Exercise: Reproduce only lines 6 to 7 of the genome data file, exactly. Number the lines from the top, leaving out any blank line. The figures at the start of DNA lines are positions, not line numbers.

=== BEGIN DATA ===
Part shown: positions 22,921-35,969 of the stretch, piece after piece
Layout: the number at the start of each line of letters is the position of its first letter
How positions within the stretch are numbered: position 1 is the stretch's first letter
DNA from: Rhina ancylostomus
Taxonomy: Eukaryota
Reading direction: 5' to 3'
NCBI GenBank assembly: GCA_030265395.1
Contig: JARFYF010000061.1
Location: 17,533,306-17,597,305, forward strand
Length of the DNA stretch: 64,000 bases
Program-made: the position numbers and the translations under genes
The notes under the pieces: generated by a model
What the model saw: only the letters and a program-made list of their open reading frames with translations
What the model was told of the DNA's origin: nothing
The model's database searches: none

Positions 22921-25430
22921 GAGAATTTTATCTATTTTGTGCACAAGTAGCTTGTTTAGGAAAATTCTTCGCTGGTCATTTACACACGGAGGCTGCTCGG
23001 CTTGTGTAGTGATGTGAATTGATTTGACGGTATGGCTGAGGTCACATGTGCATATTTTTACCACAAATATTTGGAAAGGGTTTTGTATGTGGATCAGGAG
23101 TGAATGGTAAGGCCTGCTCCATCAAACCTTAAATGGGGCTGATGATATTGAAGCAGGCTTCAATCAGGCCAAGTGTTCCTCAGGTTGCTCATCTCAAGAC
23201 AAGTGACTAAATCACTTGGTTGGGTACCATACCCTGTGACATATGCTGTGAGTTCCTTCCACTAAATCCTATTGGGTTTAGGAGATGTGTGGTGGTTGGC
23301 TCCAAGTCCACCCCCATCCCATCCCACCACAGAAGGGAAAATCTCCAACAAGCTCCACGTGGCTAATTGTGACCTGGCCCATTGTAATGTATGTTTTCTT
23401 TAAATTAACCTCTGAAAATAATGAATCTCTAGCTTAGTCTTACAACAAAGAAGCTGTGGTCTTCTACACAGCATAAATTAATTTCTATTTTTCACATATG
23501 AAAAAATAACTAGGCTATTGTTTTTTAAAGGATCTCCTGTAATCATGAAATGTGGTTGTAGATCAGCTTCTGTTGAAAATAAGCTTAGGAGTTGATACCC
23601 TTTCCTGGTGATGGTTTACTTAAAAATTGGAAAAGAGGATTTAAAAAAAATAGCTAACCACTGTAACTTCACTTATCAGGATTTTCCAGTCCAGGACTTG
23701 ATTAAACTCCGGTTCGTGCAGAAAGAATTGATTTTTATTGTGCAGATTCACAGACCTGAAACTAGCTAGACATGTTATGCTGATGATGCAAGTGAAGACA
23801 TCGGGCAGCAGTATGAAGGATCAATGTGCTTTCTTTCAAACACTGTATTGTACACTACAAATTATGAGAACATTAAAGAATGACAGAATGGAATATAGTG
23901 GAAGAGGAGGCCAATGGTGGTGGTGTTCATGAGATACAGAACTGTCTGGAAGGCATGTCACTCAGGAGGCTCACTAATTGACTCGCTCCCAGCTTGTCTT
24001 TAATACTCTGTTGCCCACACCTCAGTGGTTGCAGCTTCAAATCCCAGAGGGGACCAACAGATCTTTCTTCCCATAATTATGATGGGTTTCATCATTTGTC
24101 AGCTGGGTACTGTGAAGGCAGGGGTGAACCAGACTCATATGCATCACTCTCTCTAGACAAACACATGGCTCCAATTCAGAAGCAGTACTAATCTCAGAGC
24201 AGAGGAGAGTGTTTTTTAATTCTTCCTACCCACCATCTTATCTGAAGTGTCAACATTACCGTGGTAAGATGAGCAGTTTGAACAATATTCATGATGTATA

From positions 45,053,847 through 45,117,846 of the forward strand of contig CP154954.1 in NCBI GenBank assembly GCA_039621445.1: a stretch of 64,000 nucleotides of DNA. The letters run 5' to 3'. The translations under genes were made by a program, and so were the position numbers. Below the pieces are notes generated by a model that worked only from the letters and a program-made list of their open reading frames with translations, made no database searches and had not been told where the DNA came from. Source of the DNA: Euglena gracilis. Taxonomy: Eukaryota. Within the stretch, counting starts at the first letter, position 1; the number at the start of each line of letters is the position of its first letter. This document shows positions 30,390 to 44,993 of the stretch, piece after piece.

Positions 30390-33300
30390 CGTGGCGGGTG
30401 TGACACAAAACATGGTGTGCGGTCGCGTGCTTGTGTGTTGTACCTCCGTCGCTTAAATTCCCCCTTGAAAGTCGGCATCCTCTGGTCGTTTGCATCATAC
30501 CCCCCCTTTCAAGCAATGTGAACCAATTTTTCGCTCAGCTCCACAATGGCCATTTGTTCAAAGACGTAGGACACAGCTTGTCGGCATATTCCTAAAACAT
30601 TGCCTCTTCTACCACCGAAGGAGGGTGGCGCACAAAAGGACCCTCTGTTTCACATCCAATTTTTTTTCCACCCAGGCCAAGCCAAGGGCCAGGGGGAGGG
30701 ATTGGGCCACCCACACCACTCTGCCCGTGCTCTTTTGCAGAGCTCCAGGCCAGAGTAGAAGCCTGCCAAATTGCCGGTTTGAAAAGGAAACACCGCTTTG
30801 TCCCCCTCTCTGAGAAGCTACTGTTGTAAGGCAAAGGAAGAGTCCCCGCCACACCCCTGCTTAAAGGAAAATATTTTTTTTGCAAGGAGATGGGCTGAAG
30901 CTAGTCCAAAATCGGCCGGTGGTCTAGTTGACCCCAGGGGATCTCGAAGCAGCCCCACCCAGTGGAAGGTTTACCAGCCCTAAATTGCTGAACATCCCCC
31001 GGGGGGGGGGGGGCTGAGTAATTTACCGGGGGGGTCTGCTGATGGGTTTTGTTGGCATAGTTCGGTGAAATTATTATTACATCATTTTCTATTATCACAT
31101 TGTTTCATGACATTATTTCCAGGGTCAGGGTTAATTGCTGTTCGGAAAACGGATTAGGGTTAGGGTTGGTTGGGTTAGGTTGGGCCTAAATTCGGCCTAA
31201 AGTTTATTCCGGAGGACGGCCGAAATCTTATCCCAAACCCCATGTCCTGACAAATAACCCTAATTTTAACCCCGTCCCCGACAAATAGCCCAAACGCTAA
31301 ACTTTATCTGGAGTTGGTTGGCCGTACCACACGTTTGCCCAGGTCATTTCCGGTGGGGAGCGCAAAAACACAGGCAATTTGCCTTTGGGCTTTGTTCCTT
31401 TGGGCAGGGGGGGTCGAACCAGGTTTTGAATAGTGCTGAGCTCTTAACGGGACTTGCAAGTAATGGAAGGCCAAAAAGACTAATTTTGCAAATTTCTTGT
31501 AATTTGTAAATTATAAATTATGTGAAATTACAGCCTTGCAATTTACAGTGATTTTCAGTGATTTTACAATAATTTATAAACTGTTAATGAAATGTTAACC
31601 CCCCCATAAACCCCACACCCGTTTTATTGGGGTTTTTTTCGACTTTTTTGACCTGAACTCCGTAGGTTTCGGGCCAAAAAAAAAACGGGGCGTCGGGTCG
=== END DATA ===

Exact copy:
Reading direction: 5' to 3'
NCBI GenBank assembly: GCA_030265395.1